Mentor relationships with dedicated scholars, artists, scientists, or business people are highly suitable for gifted adolescents, particularly those who have mastered the essentials of the high school curriculum. Many of these students have multiple potentials (they like everything and are good at everything) and may encounter college and career planning problems if they cannot establish priorities or set long-term goals (Berger, 1989; Frederickson & Rothney, 1972; Kerr, 1985). Such students may have more options and alternatives than they can realistically consider. Parents often notice that mentors have a maturing effect: Students suddenly develop a vision of what they can become, find a sense of direction, and focus their efforts. Some exemplary programs were described by Cox, Daniel, and Boston (1985) in Educating Able Learners.
Students from disadvantaged populations may also benefit strongly from mentor relationships (McIntosh & Greenlaw, 1990). Mentor programs throughout the nation (e.g., Washington, DC, Chicago, IL, Austin, TX, and Denver, CO) match bright disadvantaged youngsters of all ages with professionals of all types. Student self-confidence and aspirations are raised to new heights as the relationship grows and develops. Young adolescents gain a sense of both the lifestyle associated with the mentor’s profession and the educational course that leads to it. These relationships extend far beyond the boundaries of local schools, where they often start, as mentors become extended family members and, later, colleagues. Said one mentor, in a Public Broadcasting Service documentary film (James & Camp, 1989), “This is not just a business relationship. I specialize in [student’s name].” The mentor, a renowned journalist who works with one student at a time and offers workshops in mentoring, went on to say, “We unlock the future. Our relationship is valuable at various stages of life and in different ways.” The student responded, “I’m glad he’s so critical [of my work]. A mentor sees things in you, things you may not have seen yourself.”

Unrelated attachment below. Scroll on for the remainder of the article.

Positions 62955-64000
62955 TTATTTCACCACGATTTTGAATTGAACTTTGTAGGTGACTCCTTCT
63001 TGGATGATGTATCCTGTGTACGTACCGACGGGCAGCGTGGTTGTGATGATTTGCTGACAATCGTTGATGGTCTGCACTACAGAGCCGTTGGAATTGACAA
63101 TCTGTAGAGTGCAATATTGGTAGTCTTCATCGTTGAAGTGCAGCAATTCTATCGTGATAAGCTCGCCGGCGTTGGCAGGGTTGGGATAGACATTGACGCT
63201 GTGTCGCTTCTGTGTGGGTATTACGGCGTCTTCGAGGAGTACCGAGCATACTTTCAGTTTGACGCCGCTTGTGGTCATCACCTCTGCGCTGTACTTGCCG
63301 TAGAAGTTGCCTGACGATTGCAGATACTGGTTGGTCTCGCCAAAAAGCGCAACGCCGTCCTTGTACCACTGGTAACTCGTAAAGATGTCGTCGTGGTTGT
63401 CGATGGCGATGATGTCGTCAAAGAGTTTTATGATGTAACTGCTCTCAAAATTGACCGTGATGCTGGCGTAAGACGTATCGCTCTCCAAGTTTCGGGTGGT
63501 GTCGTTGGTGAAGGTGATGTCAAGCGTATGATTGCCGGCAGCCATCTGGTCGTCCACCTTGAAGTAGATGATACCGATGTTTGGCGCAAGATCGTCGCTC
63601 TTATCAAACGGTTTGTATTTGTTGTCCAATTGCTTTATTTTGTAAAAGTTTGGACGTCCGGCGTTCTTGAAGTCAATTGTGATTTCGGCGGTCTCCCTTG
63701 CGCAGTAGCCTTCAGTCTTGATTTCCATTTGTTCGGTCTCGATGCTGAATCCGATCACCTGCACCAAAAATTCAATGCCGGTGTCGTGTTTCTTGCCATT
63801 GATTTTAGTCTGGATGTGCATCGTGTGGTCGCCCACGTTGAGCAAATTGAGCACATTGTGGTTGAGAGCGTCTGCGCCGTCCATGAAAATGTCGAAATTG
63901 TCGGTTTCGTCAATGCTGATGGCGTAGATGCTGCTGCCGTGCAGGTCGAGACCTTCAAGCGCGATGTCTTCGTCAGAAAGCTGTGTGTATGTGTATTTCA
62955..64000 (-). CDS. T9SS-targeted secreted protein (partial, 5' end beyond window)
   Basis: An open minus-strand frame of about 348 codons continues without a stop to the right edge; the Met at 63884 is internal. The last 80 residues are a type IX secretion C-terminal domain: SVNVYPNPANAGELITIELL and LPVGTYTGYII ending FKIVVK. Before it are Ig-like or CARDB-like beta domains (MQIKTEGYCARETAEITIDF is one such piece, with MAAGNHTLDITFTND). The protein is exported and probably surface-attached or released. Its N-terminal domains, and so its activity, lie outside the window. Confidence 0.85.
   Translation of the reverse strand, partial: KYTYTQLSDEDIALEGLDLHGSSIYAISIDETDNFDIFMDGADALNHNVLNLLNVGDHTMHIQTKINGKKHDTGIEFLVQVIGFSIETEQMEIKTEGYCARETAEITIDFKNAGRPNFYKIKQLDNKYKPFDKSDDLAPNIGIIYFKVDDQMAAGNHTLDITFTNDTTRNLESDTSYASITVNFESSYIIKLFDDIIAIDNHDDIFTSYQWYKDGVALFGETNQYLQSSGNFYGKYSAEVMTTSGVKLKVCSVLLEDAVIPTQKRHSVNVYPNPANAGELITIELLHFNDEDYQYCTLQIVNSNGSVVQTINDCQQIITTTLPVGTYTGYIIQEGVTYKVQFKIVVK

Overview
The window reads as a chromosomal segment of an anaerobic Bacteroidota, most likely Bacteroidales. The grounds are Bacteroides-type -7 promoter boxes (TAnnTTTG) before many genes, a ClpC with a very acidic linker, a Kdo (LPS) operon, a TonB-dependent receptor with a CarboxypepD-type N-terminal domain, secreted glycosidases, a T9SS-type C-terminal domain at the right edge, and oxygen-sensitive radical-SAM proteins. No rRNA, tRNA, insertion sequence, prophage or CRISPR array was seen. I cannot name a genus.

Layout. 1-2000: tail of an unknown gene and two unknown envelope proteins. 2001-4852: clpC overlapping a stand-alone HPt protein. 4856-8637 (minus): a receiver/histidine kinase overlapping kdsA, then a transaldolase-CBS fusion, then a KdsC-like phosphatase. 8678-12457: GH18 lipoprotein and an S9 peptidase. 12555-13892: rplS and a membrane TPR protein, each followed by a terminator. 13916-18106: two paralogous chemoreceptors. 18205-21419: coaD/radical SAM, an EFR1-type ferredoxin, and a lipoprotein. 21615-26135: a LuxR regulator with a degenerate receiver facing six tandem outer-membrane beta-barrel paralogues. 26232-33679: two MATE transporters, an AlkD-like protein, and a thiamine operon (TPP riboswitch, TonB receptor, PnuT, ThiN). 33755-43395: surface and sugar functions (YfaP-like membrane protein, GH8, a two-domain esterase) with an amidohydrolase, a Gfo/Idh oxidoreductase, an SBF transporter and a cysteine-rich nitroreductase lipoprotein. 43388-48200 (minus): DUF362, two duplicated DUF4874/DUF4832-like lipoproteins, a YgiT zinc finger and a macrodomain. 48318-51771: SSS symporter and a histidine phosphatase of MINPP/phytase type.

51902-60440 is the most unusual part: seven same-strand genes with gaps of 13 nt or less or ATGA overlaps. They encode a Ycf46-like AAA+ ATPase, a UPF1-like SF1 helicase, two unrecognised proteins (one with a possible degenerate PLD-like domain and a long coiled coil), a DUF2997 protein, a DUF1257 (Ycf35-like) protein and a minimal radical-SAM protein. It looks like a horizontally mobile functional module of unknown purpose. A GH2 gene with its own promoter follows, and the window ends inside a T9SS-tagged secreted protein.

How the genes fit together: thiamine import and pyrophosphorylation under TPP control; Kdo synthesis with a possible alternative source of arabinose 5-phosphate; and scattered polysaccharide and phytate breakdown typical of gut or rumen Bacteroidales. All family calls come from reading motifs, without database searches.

A true mentor relationship does not formally end. In this instance, both parties were energized by the process and said that they have continued to learn from one another, growing personally and professionally. They thought of one another as colleagues, although the student, currently a journalist in a large city, still relies on her mentor when she needs advice on a news story. They communicate by fax machine. Each has made an indelible imprint upon the life of the other.
The following guidelines, adapted from Gifted Child Monthly (Kaufmann, 1988), may be useful to parents and educators who wish to explore mentor relationships for gifted youngsters.
GUIDELINES FOR EDUCATORS AND PARENTS
*Identify what (not whom) a youngster needs. The student may want to learn a particular skill or subject or want someone to offer help in trying out a whole new lifestyle.
*Decide with the youngster whether he or she really wants a mentor. Some might just want a pal, advisor, or exposure to a career field, rather than a mentor relationship that entails close, prolonged contact and personal growth.
*Identify a few mentor candidates. If access to local resources is limited, long-distance mentors are an option. Who’s Who directories and the Encyclopedia of Associations are rich sources of potential mentors.